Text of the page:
The study at the health science center lab showed T. indotineae is now widespread in the U.S. and in some provinces in Canada.

Wiederhold said they knew T. indotineae was making its way around the world and it was only a matter of time before it came to the United States. But what was not expected was the antifungal resistance they observed in the more common cause of dermatophytosis, T. rubrum.

What is causing this resistance?

Wiederhold said a driving force behind antifungal resistance in some parts of the world is the availability of over-the-counter products that contain combinations of antifungals, antibiotics and steroids.

“It’s the availability of these products that contain an antifungal, antibiotic and they also contain steroids and their widespread availability in products that can be obtained without a prescription. Steroids are kind of like throwing gasoline onto a fire when you’re talking about fungal infections,” Wiederhold said.

Dora Ferrer, clinical laboratory scientist, reading susceptibility results.

Topical steroids can dampen the immune response, which allows the fungi to grow unchecked.

Wiederhold said to combat this potential problem, the CDC is promoting education for the public, dermatologists and primary care physicians.

“It’s now in our backyard. Education is going to be a very important thing,” he said.

The CDC and others are also pushing for the availability of new tests that can quickly identify not only the type of fungus present but also if it may be drug resistant.

Similar tests are already available in Europe, Wiederhold said, but such a test in the U.S. is not commercially available at this time.

If a test were developed, the approval process could take time, Wiederhold said, as it would have to go through the regulatory process and clearance by the Food and Drug Administration.

What if that doesn’t work?

Wiederhold said there is a limited number of options for treatment of these types of fungal infections. Here in the U.S. and Canada, if an infection is not responding to terbinafine, the next step would be a treatment from the azole class or other antifungals.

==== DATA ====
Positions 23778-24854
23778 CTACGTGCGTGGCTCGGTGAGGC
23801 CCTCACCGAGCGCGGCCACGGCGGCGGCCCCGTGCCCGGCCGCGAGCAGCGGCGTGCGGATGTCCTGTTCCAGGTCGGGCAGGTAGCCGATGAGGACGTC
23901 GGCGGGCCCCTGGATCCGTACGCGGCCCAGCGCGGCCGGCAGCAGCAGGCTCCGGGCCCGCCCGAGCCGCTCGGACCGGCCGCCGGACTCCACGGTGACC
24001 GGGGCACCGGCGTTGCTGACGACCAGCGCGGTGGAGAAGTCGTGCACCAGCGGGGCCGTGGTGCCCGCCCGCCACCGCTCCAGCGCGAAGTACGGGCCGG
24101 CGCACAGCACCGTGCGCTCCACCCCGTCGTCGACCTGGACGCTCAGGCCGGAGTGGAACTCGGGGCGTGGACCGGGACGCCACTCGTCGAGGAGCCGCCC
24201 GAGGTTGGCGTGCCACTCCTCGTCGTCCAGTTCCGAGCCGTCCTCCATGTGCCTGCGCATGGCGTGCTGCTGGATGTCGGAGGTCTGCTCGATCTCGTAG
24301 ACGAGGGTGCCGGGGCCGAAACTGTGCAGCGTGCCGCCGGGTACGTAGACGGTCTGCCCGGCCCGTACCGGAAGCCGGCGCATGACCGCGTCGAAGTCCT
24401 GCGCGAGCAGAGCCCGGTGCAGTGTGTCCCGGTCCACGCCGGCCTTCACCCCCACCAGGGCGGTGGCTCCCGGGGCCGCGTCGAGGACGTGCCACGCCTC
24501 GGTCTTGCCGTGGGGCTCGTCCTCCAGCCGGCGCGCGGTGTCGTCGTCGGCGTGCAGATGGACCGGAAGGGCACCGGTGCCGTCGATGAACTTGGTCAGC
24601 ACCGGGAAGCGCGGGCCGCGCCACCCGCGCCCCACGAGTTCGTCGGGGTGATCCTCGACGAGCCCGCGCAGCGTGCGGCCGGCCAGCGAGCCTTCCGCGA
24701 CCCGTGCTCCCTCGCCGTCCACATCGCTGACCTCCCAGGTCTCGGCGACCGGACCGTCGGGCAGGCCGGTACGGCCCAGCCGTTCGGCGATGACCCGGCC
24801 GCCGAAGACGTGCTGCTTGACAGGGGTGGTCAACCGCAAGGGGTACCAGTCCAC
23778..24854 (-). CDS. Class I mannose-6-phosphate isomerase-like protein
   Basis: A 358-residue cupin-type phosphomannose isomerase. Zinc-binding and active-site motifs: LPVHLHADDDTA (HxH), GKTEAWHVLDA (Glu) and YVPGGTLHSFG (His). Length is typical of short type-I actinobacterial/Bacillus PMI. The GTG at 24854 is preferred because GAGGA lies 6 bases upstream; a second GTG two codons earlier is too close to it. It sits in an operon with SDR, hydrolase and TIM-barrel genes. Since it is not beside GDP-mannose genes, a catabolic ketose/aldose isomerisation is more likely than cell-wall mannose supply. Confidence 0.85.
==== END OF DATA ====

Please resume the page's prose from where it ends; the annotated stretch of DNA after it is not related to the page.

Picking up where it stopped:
“If you have resistance to those, you’re starting to run out of options,” he said.

Wiederhold said the lab maintains surveillance of samples and, unfortunately, continues to see isolates with resistance.

Wiederhold said this study was the result of “team science” as a collaboration between his lab, the Molecular Diagnostics Laboratory led by associate professor Marjorie David, MD, from the Department of Pathology and Laboratory Medicine and working closely with the CDC.

Wiederhold and his team’s study was published in the August 2023 Journal of Clinical Microbiology. The CDC also wrote a commentary on the study in the December 2023 issue of the journal.


Terbinafine-Resistant Dermatophytes and the Presence of Trichophyton indotineae in North America

Connie F. Cañete-GibasJames MeleHoja P. PattersonCarmita J. SandersDora FerrerVictor GarciaHongxin FanMarjorie DavidNathan P. Wiederhold

First published: July 11, 2023, Journal of Clinical Microbiology,


Commentary from CDC: Trichophyton indotineae and other terbinafine-resistant dermatophytes in North America

Shawn R. Lockhart , Dallas J. SmithJeremy A. W. Gold

First published: November 28, 2023, Journal of Clinical Microbiology,